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Content on this page was developed during the 2009-2010 H1N1 pandemic and has not been updated.

  • The H1N1 virus that caused that pandemic is now a regular human flu virus and continues to circulate seasonally worldwide.
  • The English language content on this website is being archived for historic and reference purposes only.
  • For current, updated information on seasonal flu, including information about H1N1, see the CDC Seasonal Flu website.

Human Swine Influenza Investigation

April 23, 2009
See most recent information

Human cases of swine influenza A (H1N1) virus infection have been identified in San Diego County and Imperial County, California as well as in San Antonio, Texas.

Human Cases of Swine Flu Infection
State # of laboratory
confirmed cases
California 5 cases
Texas 2 cases
Cases will be updated daily at 3 PM ET

Investigations are ongoing to determine the source of the infection and whether additional people have been infected with similar swine influenza viruses.

CDC is working closely with state and local officials in California and Texas and other health and animal officials on investigations into these cases.

Topics on this page:

General Information

Swine Flu and You
What is swine flu? Are there human infections with swine flu in the U.S.? …

Key Facts about Swine Influenza (Swine Flu)
How does swine flu spread? Can people catch swine flu from eating pork? …

Swine Influenza in Pigs and People
Brochure

Guidance

CDC has provided the following interim guidance for this investigation.

Residents of California and Texas
CDC has identified human cases of swine influenza A (H1N1) virus infection in people in these areas. CDC is working with local and state health agencies to investigate these cases. We have determined that this virus is contagious and is spreading from human to human. However, at this time, we have not determined how easily the virus spreads between people. As with any infectious disease, we are recommending precautionary measures for people residing in these areas.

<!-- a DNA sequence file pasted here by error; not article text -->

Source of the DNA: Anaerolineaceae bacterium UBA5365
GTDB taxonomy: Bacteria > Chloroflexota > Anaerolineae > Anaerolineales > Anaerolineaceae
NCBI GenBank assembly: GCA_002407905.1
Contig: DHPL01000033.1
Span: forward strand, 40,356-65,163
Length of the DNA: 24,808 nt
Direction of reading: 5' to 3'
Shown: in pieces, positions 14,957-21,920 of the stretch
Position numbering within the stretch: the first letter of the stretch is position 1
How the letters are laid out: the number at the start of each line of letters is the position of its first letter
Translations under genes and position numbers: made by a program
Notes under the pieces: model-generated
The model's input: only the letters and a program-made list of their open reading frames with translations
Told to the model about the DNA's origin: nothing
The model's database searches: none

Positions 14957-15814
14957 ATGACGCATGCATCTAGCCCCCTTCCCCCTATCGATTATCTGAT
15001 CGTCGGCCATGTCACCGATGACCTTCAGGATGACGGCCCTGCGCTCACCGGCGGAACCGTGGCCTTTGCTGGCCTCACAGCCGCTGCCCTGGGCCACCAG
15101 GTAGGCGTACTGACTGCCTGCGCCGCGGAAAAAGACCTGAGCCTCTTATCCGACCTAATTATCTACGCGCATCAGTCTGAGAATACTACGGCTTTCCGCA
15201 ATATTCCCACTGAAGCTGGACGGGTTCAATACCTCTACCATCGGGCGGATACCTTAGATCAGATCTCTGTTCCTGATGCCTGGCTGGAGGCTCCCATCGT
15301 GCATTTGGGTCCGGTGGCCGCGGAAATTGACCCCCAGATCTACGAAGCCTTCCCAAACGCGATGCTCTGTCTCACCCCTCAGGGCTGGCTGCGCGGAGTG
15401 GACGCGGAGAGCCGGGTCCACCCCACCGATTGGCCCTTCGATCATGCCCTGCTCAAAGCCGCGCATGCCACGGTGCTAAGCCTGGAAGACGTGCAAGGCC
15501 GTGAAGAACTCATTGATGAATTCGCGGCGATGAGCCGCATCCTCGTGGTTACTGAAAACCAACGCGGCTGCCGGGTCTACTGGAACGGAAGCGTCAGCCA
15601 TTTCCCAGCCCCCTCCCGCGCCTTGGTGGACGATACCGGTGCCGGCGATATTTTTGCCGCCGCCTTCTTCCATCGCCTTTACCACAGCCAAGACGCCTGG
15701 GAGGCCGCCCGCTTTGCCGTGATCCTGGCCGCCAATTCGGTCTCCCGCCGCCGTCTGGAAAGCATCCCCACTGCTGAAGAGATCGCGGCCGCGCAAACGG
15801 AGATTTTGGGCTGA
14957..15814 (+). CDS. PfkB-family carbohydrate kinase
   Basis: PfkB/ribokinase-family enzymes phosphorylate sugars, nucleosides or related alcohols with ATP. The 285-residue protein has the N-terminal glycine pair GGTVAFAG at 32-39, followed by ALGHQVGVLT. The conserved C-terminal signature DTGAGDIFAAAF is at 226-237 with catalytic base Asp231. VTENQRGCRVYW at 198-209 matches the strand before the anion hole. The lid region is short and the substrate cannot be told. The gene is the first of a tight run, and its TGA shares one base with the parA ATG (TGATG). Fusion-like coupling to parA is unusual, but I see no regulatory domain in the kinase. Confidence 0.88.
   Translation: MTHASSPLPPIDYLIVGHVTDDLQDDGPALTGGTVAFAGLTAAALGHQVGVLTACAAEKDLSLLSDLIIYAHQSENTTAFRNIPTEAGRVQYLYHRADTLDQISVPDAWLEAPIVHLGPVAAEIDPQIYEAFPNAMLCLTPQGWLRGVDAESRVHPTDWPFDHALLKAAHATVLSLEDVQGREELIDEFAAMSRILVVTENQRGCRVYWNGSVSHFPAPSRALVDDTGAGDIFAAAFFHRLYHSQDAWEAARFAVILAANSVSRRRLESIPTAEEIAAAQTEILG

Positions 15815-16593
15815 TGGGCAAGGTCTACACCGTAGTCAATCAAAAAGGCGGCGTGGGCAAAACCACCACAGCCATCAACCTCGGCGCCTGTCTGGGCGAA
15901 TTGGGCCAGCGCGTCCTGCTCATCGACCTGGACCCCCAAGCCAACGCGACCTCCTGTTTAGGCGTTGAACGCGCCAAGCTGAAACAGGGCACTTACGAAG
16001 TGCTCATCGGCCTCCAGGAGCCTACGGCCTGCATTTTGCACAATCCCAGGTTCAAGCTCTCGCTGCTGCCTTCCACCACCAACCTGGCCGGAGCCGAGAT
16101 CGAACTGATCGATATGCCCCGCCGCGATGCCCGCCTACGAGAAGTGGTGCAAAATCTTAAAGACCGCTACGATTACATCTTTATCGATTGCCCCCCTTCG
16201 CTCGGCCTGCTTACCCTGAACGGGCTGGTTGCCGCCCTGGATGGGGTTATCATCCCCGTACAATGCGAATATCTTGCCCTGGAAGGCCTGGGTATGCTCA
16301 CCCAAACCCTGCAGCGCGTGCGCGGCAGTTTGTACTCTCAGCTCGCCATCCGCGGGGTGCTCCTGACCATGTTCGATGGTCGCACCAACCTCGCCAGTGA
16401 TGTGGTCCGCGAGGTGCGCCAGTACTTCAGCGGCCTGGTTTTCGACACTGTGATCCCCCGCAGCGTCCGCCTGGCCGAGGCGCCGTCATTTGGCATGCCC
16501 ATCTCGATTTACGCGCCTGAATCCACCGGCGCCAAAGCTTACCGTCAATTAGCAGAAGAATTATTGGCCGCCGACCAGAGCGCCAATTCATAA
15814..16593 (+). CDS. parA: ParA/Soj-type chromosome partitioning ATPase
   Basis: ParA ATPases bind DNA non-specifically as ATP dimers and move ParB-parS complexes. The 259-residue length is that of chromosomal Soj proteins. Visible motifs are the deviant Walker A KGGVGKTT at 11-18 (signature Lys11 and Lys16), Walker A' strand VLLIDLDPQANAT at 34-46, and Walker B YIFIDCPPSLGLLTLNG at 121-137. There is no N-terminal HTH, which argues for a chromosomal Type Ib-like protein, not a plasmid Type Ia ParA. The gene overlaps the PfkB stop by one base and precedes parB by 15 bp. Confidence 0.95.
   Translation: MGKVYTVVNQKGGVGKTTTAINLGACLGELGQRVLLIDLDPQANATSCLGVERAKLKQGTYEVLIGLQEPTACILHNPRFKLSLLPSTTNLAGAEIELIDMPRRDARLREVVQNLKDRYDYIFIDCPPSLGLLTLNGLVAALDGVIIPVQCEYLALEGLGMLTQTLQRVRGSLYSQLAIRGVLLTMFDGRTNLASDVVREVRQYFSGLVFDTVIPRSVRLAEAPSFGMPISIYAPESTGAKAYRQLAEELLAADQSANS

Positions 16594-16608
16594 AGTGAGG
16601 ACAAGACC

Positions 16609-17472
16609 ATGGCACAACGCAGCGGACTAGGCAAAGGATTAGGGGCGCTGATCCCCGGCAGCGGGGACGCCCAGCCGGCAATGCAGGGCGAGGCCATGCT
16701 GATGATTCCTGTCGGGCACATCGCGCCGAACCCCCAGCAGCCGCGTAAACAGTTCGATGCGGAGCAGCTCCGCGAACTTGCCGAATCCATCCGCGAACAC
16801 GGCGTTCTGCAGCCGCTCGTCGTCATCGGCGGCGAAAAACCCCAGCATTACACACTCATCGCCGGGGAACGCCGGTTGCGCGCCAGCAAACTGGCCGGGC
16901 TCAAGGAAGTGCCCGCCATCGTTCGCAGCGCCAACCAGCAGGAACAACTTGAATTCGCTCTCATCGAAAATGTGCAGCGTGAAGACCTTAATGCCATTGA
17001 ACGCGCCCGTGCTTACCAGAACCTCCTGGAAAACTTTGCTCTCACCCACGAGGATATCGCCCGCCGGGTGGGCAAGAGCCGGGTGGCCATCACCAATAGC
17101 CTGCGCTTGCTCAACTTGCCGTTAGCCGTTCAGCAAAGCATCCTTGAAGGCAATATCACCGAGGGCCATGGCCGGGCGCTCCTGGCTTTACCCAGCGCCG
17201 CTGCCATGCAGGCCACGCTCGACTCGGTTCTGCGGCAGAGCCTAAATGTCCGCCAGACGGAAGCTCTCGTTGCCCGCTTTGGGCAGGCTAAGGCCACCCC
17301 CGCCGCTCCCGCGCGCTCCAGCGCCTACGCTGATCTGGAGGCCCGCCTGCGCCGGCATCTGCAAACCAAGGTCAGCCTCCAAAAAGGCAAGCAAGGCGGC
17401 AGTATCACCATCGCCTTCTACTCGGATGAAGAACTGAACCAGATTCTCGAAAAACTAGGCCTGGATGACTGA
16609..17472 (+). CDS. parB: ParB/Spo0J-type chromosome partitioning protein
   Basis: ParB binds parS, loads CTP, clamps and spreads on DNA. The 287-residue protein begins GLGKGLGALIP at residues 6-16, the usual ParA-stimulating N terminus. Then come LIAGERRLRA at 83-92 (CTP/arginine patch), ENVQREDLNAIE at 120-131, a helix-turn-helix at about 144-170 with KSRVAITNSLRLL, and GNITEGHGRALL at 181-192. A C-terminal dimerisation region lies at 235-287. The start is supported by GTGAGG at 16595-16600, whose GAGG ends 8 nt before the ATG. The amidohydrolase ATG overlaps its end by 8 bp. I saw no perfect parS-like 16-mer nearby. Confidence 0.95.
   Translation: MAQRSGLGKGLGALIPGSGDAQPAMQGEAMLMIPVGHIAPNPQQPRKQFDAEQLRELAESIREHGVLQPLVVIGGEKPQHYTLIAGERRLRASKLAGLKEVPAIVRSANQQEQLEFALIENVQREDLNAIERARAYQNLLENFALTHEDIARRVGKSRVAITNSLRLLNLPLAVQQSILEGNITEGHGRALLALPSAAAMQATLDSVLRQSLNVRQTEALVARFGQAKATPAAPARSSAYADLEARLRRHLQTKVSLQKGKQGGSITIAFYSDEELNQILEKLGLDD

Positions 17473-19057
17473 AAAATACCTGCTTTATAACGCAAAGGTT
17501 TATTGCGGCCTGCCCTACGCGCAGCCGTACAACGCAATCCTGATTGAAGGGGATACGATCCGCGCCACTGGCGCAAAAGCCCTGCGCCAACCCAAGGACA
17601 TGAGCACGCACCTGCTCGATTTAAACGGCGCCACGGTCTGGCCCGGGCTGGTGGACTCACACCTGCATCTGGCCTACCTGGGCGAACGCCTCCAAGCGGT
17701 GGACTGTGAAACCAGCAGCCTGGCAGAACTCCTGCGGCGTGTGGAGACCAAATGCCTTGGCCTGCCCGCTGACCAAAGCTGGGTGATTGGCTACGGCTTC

• Cover your nose and mouth with a tissue when you cough or sneeze. Throw the tissue in the trash after you use it.
  • Wash your hands often with soap and water, especially after you cough or sneeze. Alcohol-based hands cleaners are also effective.
  • Try to avoid close contact with sick people.
  • If you get sick, CDC recommends that you stay home from work or school and limit contact with others to keep from infecting them.
  • Avoid touching your eyes, nose or mouth. Germs spread that way.

There is no vaccine available at this time, so it is important for people living in these areas to take steps to prevent spreading the virus to others. If people are ill, they should attempt to stay at home and limit contact with others. Healthy residents living in these areas should take everyday preventive actions.

People who live in these areas who develop an illness with fever and respiratory symptoms, such as cough and runny nose, and possibly other symptoms, such as body aches, nausea, or vomiting or diarrhea, should contact their health care provider. Their health care provider will determine whether influenza testing is needed.

Clinicians
Clinicians should consider the possibility of swine influenza virus infections in patients presenting with febrile respiratory illness who:

  1. Live in San Diego County or Imperial County, California or San Antonio, Texas or
  2. Have traveled to San Diego and/or Imperial County, California or San Antonio, Texas or
  3. Have been in contact with ill persons from these areas in the 7 days prior to their illness onset.

If swine flu is suspected, clinicians should obtain a respiratory swab for swine influenza testing and place it in a refrigerator (not a freezer). Once collected, the clinician should contact their state or local health department to facilitate transport and timely diagnosis at a state public health laboratory.

State Public Health Laboratories
Laboratories should send all unsubtypable influenza A specimens as soon as possible to the Viral Surveillance and Diagnostic Branch of the CDC’s Influenza Division for further diagnostic testing.

Public Health /Animal Health Officials
Officials should conduct thorough case and contact investigations to determine the source of the swine influenza virus, extent of community illness and the need for timely control measures.

Interim Guidance on Infection Control and Antiviral Recommendations for Patients with Confirmed or Suspected Swine Influenza A Virus Infection, April 20, 2009
Guidance for health care workers and public health personnel…

Press

CDC Briefing on Public Health Investigation of Human Cases of Swine Influenza
April 23, 2009 press briefing…

Publications

Swine Influenza A (H1N1) Infection in Two Children – Southern California, March—April 2009
Morbidity and Mortality Weekly Report (MMWR) April 21, 2009 / Vol. 58 / Dispatch

 
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